• Guidelines/ Circulars/ Government Orders dated May 5, May 6, May 24, and May 31 were issued by the Ministry of Home Affairs (MHA), Ministry of Civil Aviation (MoCA), Ministry of Health (MoHFW) and the Directorate General of Civil Aviation (DGCA) to be strictly followed for ‘Vande Bharat Mlsslon’ fights i.e. non-scheduled international flights.

• For domestic flights, the Guidelines / Circulars/ Orders dated May 21, May 24 and May 31 were issued by the MoCA, MoHFW and DGCA.

Pertinently, the Court was informed that these Guidelines/Circulars/ Government Order were notified only after detailed consultations with medical experts and that the same do not mandate keeping the seats vacant.

Instead, these guidelines focus on other stringent rules such as the use of three-layered masks, face shield, wrap gowns for passengers using middle seats, use of sanitizers at regular intervals, among several other measures.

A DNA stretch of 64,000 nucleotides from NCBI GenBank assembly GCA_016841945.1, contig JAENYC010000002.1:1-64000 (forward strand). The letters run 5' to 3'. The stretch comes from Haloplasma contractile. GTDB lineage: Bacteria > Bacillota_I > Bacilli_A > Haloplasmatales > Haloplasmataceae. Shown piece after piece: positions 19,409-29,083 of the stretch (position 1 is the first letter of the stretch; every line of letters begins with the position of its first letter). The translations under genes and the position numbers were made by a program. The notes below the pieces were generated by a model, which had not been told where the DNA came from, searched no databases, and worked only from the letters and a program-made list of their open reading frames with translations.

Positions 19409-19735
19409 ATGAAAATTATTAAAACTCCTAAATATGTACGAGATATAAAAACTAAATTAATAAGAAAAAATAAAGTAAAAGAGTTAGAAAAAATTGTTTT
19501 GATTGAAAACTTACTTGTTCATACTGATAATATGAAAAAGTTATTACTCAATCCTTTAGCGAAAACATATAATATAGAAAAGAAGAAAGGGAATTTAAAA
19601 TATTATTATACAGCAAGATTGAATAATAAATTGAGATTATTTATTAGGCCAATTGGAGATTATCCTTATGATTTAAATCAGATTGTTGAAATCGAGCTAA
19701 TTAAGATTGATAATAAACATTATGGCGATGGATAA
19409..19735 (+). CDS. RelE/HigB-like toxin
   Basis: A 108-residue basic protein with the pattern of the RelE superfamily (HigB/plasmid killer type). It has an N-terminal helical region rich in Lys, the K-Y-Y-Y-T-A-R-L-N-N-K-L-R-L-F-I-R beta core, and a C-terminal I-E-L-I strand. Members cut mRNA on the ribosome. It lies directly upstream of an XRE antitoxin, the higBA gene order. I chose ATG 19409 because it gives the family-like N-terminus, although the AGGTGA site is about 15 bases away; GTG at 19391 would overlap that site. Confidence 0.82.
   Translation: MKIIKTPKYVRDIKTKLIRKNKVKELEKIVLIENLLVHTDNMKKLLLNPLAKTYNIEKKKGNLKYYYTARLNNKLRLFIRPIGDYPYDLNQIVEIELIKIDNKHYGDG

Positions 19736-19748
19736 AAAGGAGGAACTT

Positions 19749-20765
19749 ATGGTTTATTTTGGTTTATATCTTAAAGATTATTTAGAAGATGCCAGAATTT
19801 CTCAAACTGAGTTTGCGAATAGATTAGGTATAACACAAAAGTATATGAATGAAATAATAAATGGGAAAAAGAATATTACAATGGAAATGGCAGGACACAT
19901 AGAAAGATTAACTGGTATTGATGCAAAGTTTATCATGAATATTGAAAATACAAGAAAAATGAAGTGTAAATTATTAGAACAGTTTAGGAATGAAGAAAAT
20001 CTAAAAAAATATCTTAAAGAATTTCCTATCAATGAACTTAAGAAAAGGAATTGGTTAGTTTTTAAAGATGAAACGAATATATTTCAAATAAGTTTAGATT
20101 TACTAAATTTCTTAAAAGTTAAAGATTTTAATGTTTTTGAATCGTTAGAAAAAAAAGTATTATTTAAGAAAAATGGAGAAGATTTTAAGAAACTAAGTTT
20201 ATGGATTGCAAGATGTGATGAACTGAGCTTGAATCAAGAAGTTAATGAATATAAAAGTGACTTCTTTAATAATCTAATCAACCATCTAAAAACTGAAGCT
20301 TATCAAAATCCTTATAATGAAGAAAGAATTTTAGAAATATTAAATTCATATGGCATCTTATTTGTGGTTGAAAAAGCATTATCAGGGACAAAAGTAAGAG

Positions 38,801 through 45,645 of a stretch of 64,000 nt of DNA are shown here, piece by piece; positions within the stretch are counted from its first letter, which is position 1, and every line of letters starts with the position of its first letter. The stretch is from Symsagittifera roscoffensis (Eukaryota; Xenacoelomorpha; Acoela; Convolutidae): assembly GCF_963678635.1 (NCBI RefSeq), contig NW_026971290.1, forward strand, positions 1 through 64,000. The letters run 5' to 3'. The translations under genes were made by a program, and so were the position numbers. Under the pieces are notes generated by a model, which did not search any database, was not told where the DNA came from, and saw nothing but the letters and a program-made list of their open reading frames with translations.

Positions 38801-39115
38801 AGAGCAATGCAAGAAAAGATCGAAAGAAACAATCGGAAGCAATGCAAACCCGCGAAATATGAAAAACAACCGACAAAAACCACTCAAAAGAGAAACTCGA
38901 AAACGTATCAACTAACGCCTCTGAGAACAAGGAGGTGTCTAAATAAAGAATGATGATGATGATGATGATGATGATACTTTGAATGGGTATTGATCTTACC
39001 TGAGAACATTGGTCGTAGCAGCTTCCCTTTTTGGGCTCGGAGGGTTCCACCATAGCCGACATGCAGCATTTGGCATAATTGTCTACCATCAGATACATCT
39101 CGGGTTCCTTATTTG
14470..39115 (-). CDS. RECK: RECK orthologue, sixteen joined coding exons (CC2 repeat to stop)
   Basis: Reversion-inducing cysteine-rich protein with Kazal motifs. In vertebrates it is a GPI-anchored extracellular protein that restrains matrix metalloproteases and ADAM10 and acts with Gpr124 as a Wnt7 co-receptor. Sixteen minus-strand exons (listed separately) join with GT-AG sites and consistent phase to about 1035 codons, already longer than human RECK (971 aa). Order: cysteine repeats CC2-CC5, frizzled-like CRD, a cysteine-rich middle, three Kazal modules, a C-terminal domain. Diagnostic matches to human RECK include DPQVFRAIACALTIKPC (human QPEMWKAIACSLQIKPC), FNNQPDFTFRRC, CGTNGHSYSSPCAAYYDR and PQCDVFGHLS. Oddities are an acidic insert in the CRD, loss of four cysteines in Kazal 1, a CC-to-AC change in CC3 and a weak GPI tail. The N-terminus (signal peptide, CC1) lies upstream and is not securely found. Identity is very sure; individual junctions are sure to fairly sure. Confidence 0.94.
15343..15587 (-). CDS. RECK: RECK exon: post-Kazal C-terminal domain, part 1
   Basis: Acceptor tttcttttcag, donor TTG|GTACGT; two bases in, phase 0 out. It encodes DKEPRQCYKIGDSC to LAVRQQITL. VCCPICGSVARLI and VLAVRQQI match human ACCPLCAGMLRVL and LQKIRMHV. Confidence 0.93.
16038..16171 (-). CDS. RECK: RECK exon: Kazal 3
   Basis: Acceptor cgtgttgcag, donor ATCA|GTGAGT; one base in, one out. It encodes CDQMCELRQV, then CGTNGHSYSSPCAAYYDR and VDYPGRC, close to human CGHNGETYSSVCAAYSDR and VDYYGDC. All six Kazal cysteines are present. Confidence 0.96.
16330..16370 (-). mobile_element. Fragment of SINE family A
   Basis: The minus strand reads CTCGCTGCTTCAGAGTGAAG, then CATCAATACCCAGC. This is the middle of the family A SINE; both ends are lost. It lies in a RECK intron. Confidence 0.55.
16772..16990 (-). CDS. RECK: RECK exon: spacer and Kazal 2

The petitioner, a pilot working with Air India Limited, on the other hand, had pressed for action against Air India for having carried international passengers on ‘Vande Bharat Missions’ without adhering to the middle-seat vacant rule, on the basis of a March 23 circular.

When the matter had come up before the court last month, the Bench of Justices RD Dhanuka and Abhay Ahuja had opined that Air India appeared to have violated this circular, prima facie.

However, the court has now accepted the submission by government authorities that the March 23 circular was the nature of an immediate response in the wake of the outbreak of COVID-19 which was only applicable to domestic flights at the time.

This was so particularly given that International Commercial Operations were already banned from March 22 onwards by way of a March 19 circular.

"This is also clear from the fact that the said Circular is directed only to all scheduled domestic airlines operating in India”, the court added, while also pointing out that the government later halted the operations of all scheduled domestic fights and non-scheduled flights (save for few exceptions) with effect from March 24.

"Since the said Order essentially came into effect from 24th March, 2020, the Circular issued by the Respondent dated 23rd March, 2020 hardly ever came into operation", the court noted.